By Karine Kalantarian
Armenia’s Constitutional Court upheld on Wednesday President Robert Kocharian’s victory in last month’s disputed presidential election, while endorsing some opposition allegations of vote rigging.
The court, as was widely anticipated, turned down the appeal filed by the main opposition candidate, Stepan Demirchian, who claims to have been robbed of victory. It ruled to “keep unchanged” the March 11 decision by the Central Election Commission (CEC) to declare Kocharian the winner of the two-round election.
The final results of the March 5 second round of voting issued by the CEC showed Kocharian polling 67.5 percent of the vote against Demirchian’s 32.5 percent. The latter has refused to concede defeat, accusing the authorities of falsifying the ballot.
The Constitutional Court did, however, give weight to some of the opposition leader’s claims, concluding that the official figures from some 40 polling stations across the country are “not credible” because of widespread ballot stuffing, deliberate miscount of ballots and other irregularities registered there. The court also ordered state prosecutors to launch a criminal inquiry into the instances of electoral fraud and submit its results to Armenia’s highest judicial body by May 20.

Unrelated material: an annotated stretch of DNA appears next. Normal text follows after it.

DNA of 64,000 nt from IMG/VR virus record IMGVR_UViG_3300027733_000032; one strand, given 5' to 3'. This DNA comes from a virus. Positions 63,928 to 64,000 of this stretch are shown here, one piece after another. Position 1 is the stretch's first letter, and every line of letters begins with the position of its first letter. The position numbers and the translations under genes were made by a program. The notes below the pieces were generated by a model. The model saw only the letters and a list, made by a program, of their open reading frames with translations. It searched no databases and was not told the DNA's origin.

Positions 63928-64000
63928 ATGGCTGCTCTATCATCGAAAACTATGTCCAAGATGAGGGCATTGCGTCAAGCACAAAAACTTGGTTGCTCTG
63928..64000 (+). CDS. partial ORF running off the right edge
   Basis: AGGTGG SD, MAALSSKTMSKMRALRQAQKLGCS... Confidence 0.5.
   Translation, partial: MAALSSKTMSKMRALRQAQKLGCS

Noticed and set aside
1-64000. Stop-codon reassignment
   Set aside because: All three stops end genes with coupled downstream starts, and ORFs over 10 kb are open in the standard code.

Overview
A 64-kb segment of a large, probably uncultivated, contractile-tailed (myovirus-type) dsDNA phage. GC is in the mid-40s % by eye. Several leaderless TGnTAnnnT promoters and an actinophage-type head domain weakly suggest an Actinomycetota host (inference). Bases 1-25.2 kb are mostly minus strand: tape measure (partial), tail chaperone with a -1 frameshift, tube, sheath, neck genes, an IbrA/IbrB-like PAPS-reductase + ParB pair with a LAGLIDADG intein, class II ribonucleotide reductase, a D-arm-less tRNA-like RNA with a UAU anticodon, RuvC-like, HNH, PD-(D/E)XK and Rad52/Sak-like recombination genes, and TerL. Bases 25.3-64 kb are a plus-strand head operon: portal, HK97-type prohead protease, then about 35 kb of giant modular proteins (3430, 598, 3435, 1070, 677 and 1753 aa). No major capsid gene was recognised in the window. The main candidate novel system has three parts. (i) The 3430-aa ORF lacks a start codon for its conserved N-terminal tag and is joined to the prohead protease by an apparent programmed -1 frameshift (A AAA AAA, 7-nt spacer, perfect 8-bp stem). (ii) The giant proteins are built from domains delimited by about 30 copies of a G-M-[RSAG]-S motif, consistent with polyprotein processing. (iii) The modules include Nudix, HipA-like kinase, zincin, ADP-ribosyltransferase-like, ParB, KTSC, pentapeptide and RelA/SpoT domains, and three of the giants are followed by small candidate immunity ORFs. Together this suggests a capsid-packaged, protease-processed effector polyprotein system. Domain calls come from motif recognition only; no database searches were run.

The ruling, read out by court chairman Gagik Harutiunian, did not say whether those irregularities could have affected the outcome of the vote strongly criticized by observers from the Organization for Security and Cooperation in Europe and the Council of Europe.
In an apparent bid to address the opposition concerns, the court further urged the authorities to amend Armenia’s electoral legislation so as to provide for “referendums of confidence” in the wake of disputed elections. The court said that could defuse post-election “public confrontations.” However, it did not specify whether such a referendum should be held with regard to the latest presidential ballot.
Demirchian and his opposition allies have held a series of anti-government rallies over the past month to demand that it be declared invalid. They have made it clear previously that they will not recognize the legitimacy of Kocharian’s reelection regardless of the Constitutional Court verdict.